Friends of
Rutgers English Spring/Summer 2006
A Newsletter for Alumni and Friends of the Department of English

Inside This Issue
Barry Qualls is New VP
From the Chair
Derek Attridge Departs
John McClure Wins Susman Award
Regina Masiello Honored for Teaching
Aresty English Researchers
George Levine Retires
Richard Miller Wins Scholar-Teacher Award
Martin Gliserman Wins Teaching Award
William Walling Retires
Cheryl Wall Wins Research Award
Writers at Rutgers:
      Susan Wheeler
      Jonathan Franzen
A History of Rutgers English
What's in a Name?
In Memoriam:
       Horace E. Hamilton
       Peggy Friedman
Student Awards and Honors
An English Major in England
Howard Fellowship Continues
New Face at the Plangere Center
Thanks to Our Interns
Alumni Enjoy Book Fair
New Alumni Book Corner
Thanks to Our Supporters

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Department of English Home

Richard Miller Wins

Scholar-Teacher Award

By Elizabeth Heisler


Professor Richard E. Miller, winner of the 2006 Scholar-Teacher AwardAt a research university like Rutgers, professors are expected to combine solid teaching with scholarly research and publication. The Scholar-Teacher Award honors those faculty members who form a vital link between their research and their work in the classroom, inspiring students to work at the edges of current understanding.

We are proud to announce that Rutgers English Department Chair Richard E. Miller received the Faculty Scholar-Teacher Award for 2006, making him the second Rutgers English professor to receive this honor since its inception in 2000. Professor Miller has achieved a national reputation for his work in the fields of pedagogy and composition studies, and for his critical work bridging personal experience and academic labor. He is also a past recipient of the FAS Award for Outstanding Contributions to Undergraduate Education, and the co-chair of the Task Force on Undergraduate Education’s Core Curriculum Committee. He is known throughout the Rutgers community for his longstanding commitment to intellectual rigor, and for pedagogical innovation in both graduate and undergraduate courses.

In As If Learning Mattered, his first book, Professor Miller explores the dynamics of reform in higher education, paying particular attention to the gap between official statements of educational commitments and actual classroom practices. With The New Humanities Reader, now in its second edition, Professor Miller and his co-editor, fellow Rutgers English Professor Kurt Spellmeyer, give entry-level students a selection of some of the most vibrant and compelling current nonfiction writing on a wide range of contemporary topics in many different fields. Over the past five years, The New Humanities Reader has become a standard text in first-year writing courses across the nation.

In his most recent book, Writing at the End of the World, Professor Miller considers the future of higher education and the allure of apocalypticism. Professor Miller unites discussions of current events with personal recollections, interpretations of literary texts, and responses to educational theory, all to explore the questions “Why go on writing in a world where no one reads? Why go on reading in a world awash with violence?” Writing at the End of the World reveals Professor Miller’s thoughts about the important role the humanities should play, providing both the intellectual tools and the resources for hope required to remain committed to building a better world.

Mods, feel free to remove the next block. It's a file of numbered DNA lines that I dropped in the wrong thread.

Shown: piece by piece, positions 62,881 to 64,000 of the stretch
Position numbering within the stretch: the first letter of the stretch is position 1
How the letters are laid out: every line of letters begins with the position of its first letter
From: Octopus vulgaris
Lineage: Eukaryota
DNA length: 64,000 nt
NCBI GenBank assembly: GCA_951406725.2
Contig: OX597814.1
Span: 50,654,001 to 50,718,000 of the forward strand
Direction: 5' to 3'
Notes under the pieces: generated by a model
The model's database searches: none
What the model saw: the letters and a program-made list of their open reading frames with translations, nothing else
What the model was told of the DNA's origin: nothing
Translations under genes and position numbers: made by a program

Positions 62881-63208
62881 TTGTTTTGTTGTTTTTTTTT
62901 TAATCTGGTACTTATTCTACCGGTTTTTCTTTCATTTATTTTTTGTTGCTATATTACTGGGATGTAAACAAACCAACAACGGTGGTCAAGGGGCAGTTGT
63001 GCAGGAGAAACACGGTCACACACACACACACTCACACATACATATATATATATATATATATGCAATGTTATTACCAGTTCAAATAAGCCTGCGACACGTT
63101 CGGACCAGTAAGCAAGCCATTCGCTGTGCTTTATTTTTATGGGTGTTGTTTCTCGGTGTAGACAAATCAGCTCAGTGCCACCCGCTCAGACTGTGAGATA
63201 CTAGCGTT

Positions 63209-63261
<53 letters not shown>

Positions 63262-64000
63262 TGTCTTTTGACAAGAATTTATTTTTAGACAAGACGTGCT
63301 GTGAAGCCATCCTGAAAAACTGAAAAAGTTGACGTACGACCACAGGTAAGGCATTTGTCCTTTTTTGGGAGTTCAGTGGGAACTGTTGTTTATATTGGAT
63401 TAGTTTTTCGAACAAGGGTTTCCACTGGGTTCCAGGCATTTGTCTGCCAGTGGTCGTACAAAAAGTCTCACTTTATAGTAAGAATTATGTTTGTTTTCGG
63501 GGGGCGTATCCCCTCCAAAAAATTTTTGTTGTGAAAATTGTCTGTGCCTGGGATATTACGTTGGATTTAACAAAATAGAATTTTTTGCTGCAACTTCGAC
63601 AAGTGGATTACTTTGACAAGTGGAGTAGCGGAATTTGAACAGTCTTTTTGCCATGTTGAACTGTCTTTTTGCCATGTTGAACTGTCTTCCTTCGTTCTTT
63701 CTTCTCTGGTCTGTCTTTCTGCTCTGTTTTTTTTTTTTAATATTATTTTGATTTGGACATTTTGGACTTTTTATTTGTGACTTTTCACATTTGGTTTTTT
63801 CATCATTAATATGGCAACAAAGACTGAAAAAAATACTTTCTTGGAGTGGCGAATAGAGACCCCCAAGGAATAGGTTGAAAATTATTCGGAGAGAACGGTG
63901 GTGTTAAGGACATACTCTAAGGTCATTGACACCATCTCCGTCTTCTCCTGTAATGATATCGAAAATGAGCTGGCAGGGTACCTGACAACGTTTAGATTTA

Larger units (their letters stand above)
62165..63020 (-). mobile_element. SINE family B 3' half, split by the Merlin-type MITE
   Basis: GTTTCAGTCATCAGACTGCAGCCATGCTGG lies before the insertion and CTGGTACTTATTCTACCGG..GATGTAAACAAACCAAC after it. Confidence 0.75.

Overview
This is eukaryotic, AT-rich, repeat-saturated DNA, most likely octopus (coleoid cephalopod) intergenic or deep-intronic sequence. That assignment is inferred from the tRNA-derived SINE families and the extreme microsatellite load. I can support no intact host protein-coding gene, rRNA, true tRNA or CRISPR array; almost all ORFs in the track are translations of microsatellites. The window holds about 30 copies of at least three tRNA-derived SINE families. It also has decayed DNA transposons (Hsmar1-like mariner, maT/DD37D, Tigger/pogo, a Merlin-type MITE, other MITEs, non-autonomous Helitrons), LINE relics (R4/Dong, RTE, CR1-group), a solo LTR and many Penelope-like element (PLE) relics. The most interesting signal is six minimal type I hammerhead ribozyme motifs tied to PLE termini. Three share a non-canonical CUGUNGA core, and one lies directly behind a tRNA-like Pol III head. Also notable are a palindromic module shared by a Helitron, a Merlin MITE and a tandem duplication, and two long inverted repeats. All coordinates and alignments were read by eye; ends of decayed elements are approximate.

In the classroom, Professor Miller’s confidence and ability to step back from his authoritative position create a learning environment where students always feel comfortable participating. Through a pedagogy based on “questioning and connecting,” Professor Miller combines the academic with the personal, encouraging students to develop their own intellectual values and commitments. Whether he is teaching the first-year writing course or a dissertation writing seminar for advanced graduate students, Professor Miller’s goal is to get students to write and to think at the edge, making it possible for students to transform their sense of themselves in the process.

The Faculty Scholar-Teacher Award is a testament to Professor Miller’s ability to bridge the intellectual gap between scholars and students, between academic professionals working to make the humanities matter and students who are trying to do the same thing, on a personal level, through their education. As he describes it in the conclusion to Writing at the End of the World: “The practice of the humanities, so defined, is not about admiration or greatness or appreciation or depth of knowledge or scholarly achievement; it’s about the movement between worlds, arms out, balancing; it’s about making the connections that count.”


The New Humanities Reader site

More about Writing at the End of the World

Our Award-Winning Faculty



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